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Downing Street: Parents in England and Wales may be fined if they do not send their children to school

The Education Secretary Gavin Williamson has warned parents that they could be fined if they do not send their children back to school without “good reason”, as “every school will be open in September”.

Williamson’s latest warning comes after the grading ‘fiasco’ and following the Government’s U-turn on A-levels and GCSEs. The government has been told by trade unions and senior MPs that Williamson’s is unfit to oversee the safe return of pupils in England as parents and teachers increasingly lose faith in him.

The Schools Minister Nick Gibb said: ‘We live in a country where education is compulsory and I think parents can be reassured that the measures that schools are taking to make sure that we minimise the risk of the transmission of the virus are very effective.” Gibb further added that “fines for non-attendance have always been a last resort for headteachers in school.”

Schools have been preparing for the return of students and have formulated safety measures such as ‘bubble zones’, installing more hand basins and sanitisers, and pupils having their own designated equipment.

Headteachers will be able to reassure parents that the measures in place will make it completely safe for children to return back to school. However, if parents feel unsafe due to their own health or their children’s safety and do not send their children to school, they will most likely be hit with a fine. This is especially true for young children who may find it difficult to adhere to social distancing throughout the day.

The fines for unauthorised absence are £60, which rise to £120 if there is a delay in the payment. In some extreme cases this can lead to fines of up to £2,500 as well as three months’ imprisonment. It has been suggested that there will be no change to the system in light of the pandemic.

Headteachers have however signalled they will resist orders to fine parents who do not send their children back to school, as such penalties would be “counterproductive”.

Unions representing headteachers have made it clear that they will be telling their members not to issue fines. The General Secretary of the National Association of Head Teachers (NAHT), Paul Whiteman, said:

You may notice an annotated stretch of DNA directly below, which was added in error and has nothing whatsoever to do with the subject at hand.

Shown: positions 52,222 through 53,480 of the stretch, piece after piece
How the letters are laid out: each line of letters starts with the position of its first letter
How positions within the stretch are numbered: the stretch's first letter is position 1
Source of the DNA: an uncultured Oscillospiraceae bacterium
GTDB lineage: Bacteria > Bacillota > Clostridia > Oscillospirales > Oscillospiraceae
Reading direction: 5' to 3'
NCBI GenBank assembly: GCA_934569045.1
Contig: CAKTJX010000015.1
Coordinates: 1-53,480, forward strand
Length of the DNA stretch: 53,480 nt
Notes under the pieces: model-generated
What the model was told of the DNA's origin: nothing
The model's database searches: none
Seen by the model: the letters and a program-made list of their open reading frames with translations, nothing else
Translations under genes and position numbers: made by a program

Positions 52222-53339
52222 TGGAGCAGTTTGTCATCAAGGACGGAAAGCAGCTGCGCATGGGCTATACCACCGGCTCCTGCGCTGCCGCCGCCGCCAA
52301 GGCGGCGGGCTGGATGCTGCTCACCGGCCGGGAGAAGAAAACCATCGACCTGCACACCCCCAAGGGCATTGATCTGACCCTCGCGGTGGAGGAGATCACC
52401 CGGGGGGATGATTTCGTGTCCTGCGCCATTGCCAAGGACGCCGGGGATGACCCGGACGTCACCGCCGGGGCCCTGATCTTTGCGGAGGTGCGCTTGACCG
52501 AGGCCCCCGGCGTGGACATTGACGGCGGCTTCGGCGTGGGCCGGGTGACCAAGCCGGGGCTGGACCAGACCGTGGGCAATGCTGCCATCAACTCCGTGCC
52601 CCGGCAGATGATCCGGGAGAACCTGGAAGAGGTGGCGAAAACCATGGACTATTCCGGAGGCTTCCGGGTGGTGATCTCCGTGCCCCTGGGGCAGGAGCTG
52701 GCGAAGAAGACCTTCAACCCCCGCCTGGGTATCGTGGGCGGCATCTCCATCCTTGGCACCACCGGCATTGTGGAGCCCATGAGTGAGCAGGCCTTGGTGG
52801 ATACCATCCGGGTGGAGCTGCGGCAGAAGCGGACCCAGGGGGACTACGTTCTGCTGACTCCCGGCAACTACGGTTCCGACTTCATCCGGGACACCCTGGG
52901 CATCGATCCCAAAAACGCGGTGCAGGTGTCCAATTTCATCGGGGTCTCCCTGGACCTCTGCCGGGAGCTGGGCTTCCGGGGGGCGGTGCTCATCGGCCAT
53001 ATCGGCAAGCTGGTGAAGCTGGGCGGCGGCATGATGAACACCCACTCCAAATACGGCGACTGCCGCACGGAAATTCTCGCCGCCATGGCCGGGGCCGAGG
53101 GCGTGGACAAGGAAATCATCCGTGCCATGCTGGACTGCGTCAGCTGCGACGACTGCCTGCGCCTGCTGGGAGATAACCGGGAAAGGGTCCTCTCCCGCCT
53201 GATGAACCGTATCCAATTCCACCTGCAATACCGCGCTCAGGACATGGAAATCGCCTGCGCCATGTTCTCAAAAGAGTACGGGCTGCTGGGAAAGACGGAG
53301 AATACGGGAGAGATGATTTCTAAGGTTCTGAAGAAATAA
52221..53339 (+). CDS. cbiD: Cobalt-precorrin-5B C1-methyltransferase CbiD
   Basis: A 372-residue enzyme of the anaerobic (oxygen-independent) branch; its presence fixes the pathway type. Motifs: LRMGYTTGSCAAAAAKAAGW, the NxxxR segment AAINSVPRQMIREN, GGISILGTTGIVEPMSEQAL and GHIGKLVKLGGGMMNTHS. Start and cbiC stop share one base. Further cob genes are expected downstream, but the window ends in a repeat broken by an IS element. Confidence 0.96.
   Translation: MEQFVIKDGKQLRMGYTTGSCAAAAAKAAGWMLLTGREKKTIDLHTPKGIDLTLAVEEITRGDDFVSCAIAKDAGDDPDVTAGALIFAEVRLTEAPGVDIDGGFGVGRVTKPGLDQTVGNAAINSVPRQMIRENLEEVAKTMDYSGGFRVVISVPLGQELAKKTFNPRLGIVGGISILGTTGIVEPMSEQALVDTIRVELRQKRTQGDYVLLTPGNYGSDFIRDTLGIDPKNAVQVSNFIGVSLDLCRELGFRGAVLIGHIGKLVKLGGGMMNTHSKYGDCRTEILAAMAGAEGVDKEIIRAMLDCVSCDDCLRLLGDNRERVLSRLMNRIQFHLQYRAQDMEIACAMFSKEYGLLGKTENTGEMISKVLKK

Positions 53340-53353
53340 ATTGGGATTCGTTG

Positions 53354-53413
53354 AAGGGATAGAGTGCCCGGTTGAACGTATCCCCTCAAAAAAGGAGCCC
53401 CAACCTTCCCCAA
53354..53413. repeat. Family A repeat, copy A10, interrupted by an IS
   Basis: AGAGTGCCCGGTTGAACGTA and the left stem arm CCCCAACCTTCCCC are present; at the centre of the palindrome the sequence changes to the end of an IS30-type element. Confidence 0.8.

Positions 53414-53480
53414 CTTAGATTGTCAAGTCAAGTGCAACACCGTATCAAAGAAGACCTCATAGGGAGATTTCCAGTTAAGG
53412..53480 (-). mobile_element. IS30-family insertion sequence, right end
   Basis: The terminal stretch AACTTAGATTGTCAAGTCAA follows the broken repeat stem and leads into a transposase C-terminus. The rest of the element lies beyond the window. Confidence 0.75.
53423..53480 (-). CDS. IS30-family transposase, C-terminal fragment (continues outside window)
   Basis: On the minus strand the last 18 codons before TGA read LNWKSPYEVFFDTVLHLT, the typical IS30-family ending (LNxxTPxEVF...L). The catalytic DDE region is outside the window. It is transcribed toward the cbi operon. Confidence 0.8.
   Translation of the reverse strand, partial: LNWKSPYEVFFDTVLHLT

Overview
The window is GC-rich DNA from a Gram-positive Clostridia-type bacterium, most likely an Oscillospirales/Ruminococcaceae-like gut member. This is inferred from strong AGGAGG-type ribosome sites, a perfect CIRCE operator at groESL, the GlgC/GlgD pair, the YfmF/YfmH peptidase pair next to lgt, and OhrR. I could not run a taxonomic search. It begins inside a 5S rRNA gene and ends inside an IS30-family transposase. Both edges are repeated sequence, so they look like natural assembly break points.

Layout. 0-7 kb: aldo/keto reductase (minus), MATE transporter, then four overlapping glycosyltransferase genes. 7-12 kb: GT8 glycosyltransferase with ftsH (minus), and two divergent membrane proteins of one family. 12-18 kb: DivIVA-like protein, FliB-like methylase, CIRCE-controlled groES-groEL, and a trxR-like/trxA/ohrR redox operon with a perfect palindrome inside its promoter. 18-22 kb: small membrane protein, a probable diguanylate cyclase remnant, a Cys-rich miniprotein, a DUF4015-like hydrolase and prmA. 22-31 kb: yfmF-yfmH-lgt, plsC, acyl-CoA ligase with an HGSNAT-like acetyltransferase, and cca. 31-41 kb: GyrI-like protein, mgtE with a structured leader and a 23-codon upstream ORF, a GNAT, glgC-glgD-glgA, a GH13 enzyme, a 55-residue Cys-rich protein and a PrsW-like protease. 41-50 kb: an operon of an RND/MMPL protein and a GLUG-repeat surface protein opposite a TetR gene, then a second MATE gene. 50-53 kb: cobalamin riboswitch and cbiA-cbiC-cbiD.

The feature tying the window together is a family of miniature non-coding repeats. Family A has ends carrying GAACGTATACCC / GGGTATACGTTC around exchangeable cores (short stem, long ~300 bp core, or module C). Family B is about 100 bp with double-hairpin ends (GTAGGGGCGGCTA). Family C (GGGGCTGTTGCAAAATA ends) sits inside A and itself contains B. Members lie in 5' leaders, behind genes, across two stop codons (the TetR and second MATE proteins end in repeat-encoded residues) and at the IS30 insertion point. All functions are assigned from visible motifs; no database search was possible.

“We think fines will be counterproductive now. Where families have deep concerns about coming back, we hope that through engaging with schools, their fears are allayed.”

“Talking about fines now is unhelpful. They have always been there and have always been used sparingly. Members cannot say don’t use them but they are more motivated by cooperation rather than coercion.”

The Government has said that safety measures have been made and that all students should be back in school. Geoff Barton, General Secretary of the Association of School and College Leaders, said that ministers “must show a greater understanding of the realities of the situation. There will be many frightened and anxious parents out there, and this is very much a case of building confidence that it is safe to return, rather than forcing the issue through the use of fines.”

Criticism has been levelled at the Government for their lack of competency. The Shadow Education Secretary, Kate Green, has accused the Government of being ‘asleep at the wheel’ and ‘missing in action’, saying that the “guidance given to school is one-size-fits-all, it doesn’t take account of the fact that a small school, perhaps in constrained premises, will have to make different arrangements from a large inner-city school.”

Green criticised the Government’s handling of the situation as “there hasn’t been information for school leaders, so that they can’t plan what they might have to do if there was a sudden spike in the local infection rate and the guidance that has come out…it’s been contradictory.”

Williamson has said that a detailed plan on how the Government will bring all children back to school for the autumn term will be set out by the end of this week. However, children are starting school as early as next week. Is this sufficient time for schools to make all the necessary changes and to create an environment where both children and parents feel safe?







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